Materials and Methods

Plant Material, Growth Conditions, and Victorin Sensitivity Assays.

Seeds of A. thaliana Col-4, Ws, and mutant lines, jar1-1 (39), npr1-1 (40), ein2-1 (41), pad3 (42), and NahG (23), all in Col-0, were obtained from the Ohio State University Arabidopsis Biological Resource Center (Columbus, OH). LOV1 (16) and Col-LOV (36) were generated in our laboratory. Other seeds were obtained from the following individuals: Sainsbury Laboratory [eds1-1 Ws (43)], B. Staskawicz (University of California, Berkeley, CA) [ndr1-1 (44)], B. Kunkel (Washington University, St. Louis, MO) [coi1-35 (45)], A. Bent (University of Wisconsin, Madison, WI) [dnd1 (24)], and J. Chang [rar1-1 (25)]. Seeds were placed in 0.1% agar for 5 days at 4°C, pipetted onto soil, and grown at 22°C under a long-day photoperiod (16 h light, 8 h dark). Victorin sensitivity assays were conducted as described in ref. 16, by using 1–20 μg/ml victorin C, which was purified as described in ref. 46.

Fine-Mapping and Cloning of LOV1.

Initial mapping of LOV1 to the Nga63 and NCCI interval of Chromosome 1 was described in ref. 16. For fine-mapping, an additional 200 victorin-insensitive, F2 progeny of a LOV1 × Col-4 cross were subjected to analysis with PCR. DNA for PCR was purified from leaf tissue according to Edwards et al. (47).

A genomic library was prepared in the binary vector pCLD04541 (18). DNA was isolated from LOV1 with a CTAB method (48) and further purified by ultracentrifugation in cesium chloride. DNA was partially digested with Sau3A and ligated into the BamHI site of pCLD04541. Ligations were packaged with Gigapack III XL extracts and transformed into XL1-Blue MR cells (Stratagene, La Jolla, CA). The resultant genomic library was screened (48) with 32P-labeled DNA of BAC clone T19D16 and selected regions of BAC clones T16B5 and T28P6, which were obtained from ABRC. Positive clones from this screen were end-sequenced, arranged into a contig, and transformed into Agrobacterium tumefaciens strain GV3101 by triparental mating (49). Electroporation does not work well with pCLD04541.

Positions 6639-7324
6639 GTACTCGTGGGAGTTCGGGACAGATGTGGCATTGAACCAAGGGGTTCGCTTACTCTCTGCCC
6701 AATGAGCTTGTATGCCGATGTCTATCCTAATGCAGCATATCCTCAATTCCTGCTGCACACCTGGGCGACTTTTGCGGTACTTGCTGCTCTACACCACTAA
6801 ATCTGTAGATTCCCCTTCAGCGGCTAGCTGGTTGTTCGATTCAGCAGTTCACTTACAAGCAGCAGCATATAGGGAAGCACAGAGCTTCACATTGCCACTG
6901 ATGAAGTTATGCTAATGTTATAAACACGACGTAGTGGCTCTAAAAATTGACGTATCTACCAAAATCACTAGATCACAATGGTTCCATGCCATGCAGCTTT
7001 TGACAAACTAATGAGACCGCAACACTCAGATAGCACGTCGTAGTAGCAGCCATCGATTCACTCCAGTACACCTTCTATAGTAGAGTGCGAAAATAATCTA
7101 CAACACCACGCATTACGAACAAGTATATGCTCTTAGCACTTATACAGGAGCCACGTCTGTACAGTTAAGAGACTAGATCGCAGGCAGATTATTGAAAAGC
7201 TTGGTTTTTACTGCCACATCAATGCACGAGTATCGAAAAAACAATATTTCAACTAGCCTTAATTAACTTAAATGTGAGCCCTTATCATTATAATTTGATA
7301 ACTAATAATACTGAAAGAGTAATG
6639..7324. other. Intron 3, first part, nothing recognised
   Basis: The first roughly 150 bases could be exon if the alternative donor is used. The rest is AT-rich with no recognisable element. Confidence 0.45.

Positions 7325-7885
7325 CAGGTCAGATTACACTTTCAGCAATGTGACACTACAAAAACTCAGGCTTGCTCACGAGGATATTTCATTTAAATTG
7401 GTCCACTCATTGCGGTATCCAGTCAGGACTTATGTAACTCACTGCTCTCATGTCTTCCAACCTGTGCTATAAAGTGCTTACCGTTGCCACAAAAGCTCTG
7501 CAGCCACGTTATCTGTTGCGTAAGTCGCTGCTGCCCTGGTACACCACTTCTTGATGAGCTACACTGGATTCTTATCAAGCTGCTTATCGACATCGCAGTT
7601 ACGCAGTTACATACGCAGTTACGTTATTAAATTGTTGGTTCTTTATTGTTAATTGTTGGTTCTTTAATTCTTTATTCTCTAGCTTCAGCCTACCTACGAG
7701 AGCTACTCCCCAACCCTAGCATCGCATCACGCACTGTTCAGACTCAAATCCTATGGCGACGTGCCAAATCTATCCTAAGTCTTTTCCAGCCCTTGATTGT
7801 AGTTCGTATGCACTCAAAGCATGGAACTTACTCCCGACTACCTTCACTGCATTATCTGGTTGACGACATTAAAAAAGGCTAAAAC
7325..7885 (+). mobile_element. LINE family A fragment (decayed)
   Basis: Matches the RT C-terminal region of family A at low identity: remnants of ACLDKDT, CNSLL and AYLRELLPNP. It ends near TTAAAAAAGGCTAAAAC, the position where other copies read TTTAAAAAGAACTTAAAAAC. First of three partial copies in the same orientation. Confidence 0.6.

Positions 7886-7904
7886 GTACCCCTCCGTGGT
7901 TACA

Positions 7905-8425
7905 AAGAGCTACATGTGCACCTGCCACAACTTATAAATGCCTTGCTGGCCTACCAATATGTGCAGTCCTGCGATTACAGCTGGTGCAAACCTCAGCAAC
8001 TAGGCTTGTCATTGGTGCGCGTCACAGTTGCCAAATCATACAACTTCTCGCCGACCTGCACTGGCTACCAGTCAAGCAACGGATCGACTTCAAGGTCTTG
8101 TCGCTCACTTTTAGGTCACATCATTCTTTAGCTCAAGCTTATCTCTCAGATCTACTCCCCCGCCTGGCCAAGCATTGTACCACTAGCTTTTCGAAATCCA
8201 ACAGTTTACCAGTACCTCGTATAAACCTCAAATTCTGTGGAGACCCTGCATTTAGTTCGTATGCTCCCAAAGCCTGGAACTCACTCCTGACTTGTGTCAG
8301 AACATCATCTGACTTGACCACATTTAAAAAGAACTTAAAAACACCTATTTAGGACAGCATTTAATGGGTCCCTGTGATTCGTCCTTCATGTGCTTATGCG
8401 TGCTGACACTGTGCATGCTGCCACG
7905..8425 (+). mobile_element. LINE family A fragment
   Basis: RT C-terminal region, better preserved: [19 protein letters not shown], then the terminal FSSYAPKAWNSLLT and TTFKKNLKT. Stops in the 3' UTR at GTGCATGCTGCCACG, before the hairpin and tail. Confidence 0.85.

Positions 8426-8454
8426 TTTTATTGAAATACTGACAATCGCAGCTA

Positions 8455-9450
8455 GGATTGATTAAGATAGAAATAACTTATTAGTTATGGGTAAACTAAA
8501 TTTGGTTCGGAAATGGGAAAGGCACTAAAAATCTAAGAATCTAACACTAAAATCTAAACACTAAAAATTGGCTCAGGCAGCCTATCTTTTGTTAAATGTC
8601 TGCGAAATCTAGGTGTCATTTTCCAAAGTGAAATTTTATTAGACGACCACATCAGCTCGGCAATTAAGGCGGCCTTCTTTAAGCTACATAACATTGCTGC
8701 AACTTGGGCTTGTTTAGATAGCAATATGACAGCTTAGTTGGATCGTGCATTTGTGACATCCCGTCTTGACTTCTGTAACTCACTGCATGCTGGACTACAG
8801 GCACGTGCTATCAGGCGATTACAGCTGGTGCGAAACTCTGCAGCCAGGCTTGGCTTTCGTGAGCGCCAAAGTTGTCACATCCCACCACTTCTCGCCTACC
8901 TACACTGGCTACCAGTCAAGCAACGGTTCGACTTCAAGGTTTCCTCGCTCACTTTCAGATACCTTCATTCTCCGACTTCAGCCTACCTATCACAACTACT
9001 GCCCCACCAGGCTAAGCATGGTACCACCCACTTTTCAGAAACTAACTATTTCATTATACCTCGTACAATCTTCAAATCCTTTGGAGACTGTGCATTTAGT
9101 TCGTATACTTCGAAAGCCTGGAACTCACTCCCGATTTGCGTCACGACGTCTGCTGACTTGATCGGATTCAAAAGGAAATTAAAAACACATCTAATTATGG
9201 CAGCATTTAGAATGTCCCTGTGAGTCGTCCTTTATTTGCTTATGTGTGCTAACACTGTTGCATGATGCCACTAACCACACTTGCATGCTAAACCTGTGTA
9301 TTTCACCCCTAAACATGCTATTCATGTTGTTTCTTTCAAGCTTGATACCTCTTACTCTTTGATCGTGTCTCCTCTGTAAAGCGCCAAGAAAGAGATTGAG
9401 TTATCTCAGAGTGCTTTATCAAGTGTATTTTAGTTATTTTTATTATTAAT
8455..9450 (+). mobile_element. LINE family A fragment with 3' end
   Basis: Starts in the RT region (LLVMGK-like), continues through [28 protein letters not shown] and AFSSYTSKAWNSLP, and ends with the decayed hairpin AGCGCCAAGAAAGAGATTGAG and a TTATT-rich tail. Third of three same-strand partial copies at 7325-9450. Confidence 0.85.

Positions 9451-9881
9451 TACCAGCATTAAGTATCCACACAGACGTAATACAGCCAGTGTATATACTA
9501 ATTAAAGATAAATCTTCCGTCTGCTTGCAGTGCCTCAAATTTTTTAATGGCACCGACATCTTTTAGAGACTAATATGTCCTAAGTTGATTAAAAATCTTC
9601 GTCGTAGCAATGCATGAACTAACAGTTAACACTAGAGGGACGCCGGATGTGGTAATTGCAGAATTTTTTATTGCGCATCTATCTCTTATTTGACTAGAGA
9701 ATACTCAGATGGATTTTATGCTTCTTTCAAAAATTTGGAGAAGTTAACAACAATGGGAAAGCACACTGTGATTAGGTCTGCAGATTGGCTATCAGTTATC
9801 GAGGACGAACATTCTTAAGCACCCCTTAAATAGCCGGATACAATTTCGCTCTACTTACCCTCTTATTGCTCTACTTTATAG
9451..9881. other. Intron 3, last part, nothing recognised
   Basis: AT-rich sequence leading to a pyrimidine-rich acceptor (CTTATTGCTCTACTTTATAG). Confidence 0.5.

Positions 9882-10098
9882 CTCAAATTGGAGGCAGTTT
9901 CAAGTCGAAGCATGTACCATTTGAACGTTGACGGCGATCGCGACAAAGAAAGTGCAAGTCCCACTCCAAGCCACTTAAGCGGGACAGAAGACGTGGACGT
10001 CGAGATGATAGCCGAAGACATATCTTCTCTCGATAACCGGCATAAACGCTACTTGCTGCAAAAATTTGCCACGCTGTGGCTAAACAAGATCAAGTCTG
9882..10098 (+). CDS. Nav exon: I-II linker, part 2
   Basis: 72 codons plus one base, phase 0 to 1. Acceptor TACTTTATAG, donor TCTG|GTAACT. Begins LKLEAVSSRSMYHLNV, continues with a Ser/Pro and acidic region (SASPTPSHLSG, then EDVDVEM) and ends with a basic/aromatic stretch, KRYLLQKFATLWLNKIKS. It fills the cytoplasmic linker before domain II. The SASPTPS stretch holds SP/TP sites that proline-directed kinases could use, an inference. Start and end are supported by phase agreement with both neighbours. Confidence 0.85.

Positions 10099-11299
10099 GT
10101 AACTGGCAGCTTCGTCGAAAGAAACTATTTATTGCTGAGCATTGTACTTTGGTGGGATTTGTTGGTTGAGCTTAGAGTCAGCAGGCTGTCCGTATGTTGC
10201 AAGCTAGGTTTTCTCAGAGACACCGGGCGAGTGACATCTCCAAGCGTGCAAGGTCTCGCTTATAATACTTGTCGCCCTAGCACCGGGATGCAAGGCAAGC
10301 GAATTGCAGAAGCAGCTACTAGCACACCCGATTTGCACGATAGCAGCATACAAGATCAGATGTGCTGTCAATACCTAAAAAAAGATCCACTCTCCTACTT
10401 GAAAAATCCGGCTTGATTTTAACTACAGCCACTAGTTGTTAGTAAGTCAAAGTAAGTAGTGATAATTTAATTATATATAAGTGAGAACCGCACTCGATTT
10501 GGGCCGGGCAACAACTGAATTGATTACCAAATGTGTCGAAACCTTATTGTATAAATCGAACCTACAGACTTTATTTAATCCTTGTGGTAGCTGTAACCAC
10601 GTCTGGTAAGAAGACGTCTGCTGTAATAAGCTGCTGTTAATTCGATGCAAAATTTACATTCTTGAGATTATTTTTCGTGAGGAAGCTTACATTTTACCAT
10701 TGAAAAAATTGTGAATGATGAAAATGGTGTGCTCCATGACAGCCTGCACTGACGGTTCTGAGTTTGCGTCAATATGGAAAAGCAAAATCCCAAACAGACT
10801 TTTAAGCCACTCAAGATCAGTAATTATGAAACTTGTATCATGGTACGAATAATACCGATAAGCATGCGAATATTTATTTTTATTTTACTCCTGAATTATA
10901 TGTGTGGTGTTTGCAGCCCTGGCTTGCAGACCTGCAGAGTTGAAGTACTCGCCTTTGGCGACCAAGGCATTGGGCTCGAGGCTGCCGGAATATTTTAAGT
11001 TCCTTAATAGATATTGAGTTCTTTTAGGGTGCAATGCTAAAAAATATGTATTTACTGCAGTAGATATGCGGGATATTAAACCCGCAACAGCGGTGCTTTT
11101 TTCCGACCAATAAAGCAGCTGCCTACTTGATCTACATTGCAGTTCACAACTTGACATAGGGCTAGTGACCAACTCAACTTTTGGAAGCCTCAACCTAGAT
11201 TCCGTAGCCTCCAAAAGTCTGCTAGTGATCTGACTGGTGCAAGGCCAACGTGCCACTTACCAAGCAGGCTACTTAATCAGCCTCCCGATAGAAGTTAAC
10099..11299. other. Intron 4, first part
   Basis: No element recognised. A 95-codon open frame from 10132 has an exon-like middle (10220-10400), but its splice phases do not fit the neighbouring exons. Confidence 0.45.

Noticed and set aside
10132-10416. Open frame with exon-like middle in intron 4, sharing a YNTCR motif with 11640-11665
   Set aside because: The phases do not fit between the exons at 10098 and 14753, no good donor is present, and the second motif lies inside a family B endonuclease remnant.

Col-4 plants were transformed by using the floral dip method (50). Seed from dipped plants were plated on nutrient agar (16) supplemented with 100 μg/ml kanamycin and 100 μg/ml cefatoxamine. Transgenic seedlings were transplanted to soil after 1 week. Transgenic plants were assayed for victorin sensitivity as described. A 6.5-kb XbaI fragment containing LOV1 was subcloned from pCL26A into pCB302 (51) and electroporated into A. tumefaciens strain GV3101. Transgenic plants were made as described above, except putative transgenic seed were planted directly in soil wet with 0.02% glufosinate-ammonium.